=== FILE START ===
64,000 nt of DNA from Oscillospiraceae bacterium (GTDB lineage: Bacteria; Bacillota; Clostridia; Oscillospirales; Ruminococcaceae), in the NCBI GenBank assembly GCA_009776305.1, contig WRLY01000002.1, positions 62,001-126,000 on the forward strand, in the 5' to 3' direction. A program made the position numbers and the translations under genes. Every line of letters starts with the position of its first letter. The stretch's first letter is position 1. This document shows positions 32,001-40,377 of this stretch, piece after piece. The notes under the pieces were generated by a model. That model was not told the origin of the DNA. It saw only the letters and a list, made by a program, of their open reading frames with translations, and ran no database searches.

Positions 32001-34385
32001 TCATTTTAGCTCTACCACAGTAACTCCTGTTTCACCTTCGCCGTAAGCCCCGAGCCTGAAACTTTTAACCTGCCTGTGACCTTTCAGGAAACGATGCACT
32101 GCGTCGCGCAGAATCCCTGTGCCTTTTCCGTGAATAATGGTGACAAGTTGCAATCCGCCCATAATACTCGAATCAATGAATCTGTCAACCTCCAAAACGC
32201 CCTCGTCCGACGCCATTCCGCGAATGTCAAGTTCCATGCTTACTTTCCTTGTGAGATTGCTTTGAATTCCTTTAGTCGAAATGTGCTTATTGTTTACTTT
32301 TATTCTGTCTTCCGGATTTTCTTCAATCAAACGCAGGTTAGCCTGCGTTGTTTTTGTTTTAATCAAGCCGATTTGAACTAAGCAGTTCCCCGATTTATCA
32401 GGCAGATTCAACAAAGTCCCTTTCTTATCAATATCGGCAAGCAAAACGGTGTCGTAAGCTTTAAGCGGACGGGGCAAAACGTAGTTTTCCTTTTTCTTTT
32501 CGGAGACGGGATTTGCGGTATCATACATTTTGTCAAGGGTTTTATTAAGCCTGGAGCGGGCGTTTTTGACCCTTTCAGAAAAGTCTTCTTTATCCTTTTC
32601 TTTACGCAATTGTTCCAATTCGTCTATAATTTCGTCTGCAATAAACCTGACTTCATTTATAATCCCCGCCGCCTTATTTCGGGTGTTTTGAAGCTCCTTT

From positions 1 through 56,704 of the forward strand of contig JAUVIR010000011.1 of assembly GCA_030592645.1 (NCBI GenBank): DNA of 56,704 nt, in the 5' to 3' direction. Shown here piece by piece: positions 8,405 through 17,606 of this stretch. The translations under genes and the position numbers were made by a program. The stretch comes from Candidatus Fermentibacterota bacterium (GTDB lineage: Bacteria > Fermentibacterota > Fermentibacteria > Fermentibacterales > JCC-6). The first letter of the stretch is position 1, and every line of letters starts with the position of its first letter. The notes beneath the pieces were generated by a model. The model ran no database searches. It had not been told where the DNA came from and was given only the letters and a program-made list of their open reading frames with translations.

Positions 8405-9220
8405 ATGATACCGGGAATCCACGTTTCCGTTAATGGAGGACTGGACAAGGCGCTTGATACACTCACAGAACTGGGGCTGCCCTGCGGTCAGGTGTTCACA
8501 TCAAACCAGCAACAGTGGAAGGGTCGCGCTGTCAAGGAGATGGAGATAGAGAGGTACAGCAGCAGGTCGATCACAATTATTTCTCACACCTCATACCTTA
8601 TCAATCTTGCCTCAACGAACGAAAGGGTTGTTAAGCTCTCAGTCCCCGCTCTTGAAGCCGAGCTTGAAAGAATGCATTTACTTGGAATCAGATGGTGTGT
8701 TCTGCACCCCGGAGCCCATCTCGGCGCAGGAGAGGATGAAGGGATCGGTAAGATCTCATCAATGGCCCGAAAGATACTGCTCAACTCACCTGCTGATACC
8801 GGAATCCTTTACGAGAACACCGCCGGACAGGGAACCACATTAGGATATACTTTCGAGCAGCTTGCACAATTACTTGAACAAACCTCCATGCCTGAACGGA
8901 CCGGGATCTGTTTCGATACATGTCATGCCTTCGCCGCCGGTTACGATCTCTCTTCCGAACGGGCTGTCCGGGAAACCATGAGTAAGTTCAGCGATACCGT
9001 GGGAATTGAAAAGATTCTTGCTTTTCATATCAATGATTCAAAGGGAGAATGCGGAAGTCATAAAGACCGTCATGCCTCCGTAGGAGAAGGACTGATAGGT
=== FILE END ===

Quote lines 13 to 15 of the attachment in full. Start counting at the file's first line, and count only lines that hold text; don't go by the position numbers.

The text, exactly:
8501 TCAAACCAGCAACAGTGGAAGGGTCGCGCTGTCAAGGAGATGGAGATAGAGAGGTACAGCAGCAGGTCGATCACAATTATTTCTCACACCTCATACCTTA
8601 TCAATCTTGCCTCAACGAACGAAAGGGTTGTTAAGCTCTCAGTCCCCGCTCTTGAAGCCGAGCTTGAAAGAATGCATTTACTTGGAATCAGATGGTGTGT
8701 TCTGCACCCCGGAGCCCATCTCGGCGCAGGAGAGGATGAAGGGATCGGTAAGATCTCATCAATGGCCCGAAAGATACTGCTCAACTCACCTGCTGATACC